While we are trying to juggle numerous responsibilities, we’re also being exposed to competing sources of stimulus. Jon Kabat-Zinn, in Coming to our Senses, explains that we’re often “perpetually preoccupied, lost in our mind, absorbed in our thoughts, obsessed with the past or the future, consumed with our plans and our desires, diverted by our need to be entertained, driven by our expectations, fears…. And therefore we are amazingly out of touch.” 

     

    We are out of touch with our bodies, with our surroundings, and perhaps even the task at hand. People often drive home without remembering if they stopped at all the stop signs, or they find themselves in a middle of a conversation they have lost track of, or, in the case of students, they may be unable to answer a question after having their names called [MS3] repeatedly. This is because we often don’t even realize that we’ve lost focus. 

     

    Because we are constantly bombarded with stimuli and information that our minds need to sift through, it is crucial that we bring awareness to what’s distracting us and how it’s impacting us. For example, while phones and other technologies allow us to easily interact with each other (increasingly via a screen), they also can cause a lot of stress. All our devices are having an impact on our attention span and our ability to focus.

     


    Attention span is typically defined as the amount of concentrated time spent on a task without becoming distracted.


    So how much time is that for the average adult? A study of Canadian media consumption set out to answer this question. Time magazine reports that “researchers in Canada surveyed 2,000 participants and studied the brain activity of 112 others using electroencephalograms (EEGs)…. [They] found that since the year 2000 (or about when the mobile revolution began) the average attention span dropped from 12 seconds to eight seconds.” According to the article, that’s one second less than the attention span of a goldfish! But what’s more concerning is that the study linked the changes in our brain to the new technologies it’s being exposed to.

     

    The study also “confirmed generational differences for mobile use; for example, 77% of people aged 18 to 24 responded ‘yes’ when asked, ‘When nothing is occupying my attention, the first thing I do is reach for my phone,’ compared with only 10% of those over the age of 65.” In other words, our children’s lifestyle habits and choices are being influenced by technology use, which impacts the way our kids focus and pay attention. Read the NPR article “Heavy Screen Time Rewires Young Brains, for Better and Worse” for arguments on how the ways our children’s brains are changing might be helping and hurting them.

     

    What’s clear is that we have to develop the skill of paying attention and focusing. Mindfulness can support us in doing this in two ways: It can help us notice when we’ve lost focus and have become distracted, and it can help us then place our attention where we want. These are two distinct skills that have to be developed concurrently.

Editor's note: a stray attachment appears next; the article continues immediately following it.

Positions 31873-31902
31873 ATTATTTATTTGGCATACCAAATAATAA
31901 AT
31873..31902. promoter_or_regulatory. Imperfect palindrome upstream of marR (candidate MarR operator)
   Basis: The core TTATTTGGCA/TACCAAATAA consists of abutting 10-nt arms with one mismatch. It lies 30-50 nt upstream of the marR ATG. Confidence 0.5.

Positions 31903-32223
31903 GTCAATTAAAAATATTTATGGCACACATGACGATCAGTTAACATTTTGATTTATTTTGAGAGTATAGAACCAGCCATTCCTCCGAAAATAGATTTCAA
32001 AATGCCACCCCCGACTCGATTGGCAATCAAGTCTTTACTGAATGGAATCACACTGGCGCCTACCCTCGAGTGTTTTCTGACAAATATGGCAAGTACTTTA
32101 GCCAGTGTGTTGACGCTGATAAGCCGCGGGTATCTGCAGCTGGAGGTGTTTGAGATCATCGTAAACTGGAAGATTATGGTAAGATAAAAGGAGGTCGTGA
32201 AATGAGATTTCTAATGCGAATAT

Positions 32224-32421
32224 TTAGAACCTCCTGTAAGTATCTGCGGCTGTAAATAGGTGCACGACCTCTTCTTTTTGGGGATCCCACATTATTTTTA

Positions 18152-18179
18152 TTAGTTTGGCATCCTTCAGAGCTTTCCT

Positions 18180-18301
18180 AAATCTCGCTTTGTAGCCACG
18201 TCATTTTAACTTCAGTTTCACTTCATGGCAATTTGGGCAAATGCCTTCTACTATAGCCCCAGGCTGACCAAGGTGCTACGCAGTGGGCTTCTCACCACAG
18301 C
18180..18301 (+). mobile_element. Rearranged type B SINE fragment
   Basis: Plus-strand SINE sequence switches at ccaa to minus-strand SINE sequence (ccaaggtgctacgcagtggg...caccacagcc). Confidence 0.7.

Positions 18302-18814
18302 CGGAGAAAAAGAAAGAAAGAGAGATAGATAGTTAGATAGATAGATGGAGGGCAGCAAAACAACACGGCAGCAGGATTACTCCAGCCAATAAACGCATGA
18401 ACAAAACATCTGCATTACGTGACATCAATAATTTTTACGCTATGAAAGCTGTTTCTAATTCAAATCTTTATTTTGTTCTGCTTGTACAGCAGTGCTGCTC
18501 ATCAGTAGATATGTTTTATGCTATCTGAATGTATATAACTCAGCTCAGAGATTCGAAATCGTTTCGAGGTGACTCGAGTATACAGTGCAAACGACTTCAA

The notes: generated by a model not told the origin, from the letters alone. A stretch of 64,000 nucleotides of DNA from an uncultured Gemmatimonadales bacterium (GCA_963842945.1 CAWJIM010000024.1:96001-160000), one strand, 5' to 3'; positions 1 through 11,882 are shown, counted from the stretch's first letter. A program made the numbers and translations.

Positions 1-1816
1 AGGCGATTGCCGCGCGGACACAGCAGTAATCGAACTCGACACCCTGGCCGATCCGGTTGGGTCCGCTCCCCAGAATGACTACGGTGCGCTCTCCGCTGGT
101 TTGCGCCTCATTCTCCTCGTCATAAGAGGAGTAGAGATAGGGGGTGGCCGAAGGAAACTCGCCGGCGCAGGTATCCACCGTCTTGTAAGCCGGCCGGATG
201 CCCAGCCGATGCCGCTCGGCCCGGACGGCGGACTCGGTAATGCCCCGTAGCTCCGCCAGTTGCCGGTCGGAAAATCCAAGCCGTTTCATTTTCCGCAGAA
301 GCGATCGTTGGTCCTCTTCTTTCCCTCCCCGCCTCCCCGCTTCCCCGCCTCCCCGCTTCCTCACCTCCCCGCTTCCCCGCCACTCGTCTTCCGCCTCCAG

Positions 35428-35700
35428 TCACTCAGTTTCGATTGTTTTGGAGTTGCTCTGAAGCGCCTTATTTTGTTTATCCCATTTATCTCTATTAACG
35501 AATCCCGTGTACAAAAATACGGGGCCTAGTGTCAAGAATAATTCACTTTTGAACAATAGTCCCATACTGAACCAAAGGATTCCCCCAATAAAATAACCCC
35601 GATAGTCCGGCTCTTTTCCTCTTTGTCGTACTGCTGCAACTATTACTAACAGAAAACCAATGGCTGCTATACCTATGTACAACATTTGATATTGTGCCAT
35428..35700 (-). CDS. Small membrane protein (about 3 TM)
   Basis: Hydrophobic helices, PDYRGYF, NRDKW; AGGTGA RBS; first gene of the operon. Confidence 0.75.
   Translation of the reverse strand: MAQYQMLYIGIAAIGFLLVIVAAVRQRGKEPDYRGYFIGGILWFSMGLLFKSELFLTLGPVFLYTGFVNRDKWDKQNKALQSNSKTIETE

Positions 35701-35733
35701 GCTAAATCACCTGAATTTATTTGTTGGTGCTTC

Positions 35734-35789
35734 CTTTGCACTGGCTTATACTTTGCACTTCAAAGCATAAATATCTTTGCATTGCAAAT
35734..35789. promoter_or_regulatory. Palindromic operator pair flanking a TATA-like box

To help our kids manage distraction, we can support them in anchoring their attention through mindfulness activities.


    Willoughby Britton and Ariell Sydnor, in their chapter “Neurobiological Models of Meditation Practices: Implications for Applications with Youth” in Teaching Mindfulness Skills to Kids and Teens, describe several approaches to support students’ mental health.

     

    One of these is focused attention (FA) practice. It “involves intentionally directing and sustaining attention on a chosen object or anchor of attention (e.g., the breath, a visual object, a sound) while ‘deselecting’ other stimuli…. The meditator’s goal is to remain anchored, monitor the mind’s wandering, and return attention to the object when the mind has wandered.” These practices can help us and our kids practice focusing and train our brains to be able to manage distraction by first noticing we’re distracted and then bringing our focus back to where we want it to be sustained. Anchoring our attention to our sense experience is a simple and effective way to help us and our students focus. 


    This article is part of our Mindful Mondays initiative. Receive weekly emails with instructions for the practices of the week, links to guided practices, and suggestions for implementation by registering. The program is free for all. Sign up now to access this week's recorded practices for you and your students!


    ABOUT ARGOS GONZÁLEZ:

    Argos Gonzalez is a teacher, lecturer, and mindfulness and yoga instructor.  He has 13 years of experience teaching high school in the Bronx and teaches pre-service and in-service teachers at Hunter College School of Education in NY.  Argos is certified through both Mindful Schools and Little Flower Yoga (LFY), and currently serves as the director of professional development for The School Yoga Project, a program of LFY. For more information about Little Flower Yoga and The School Yoga Project, visit www.littlefloweryoga.com. Contact Argos by email at argos@littlefloweryoga.com. 


    We are a participant in the Amazon Services LLC Associates Program, an affiliate advertising program designed to provide a means for us to earn fees by linking to Amazon.com and affiliated sites. If you are interested in purchasing any of the resources mentioned above, you can help support free programs like Mindful Mondays by navigating to them through the included links. Thank you for your support!

    Read More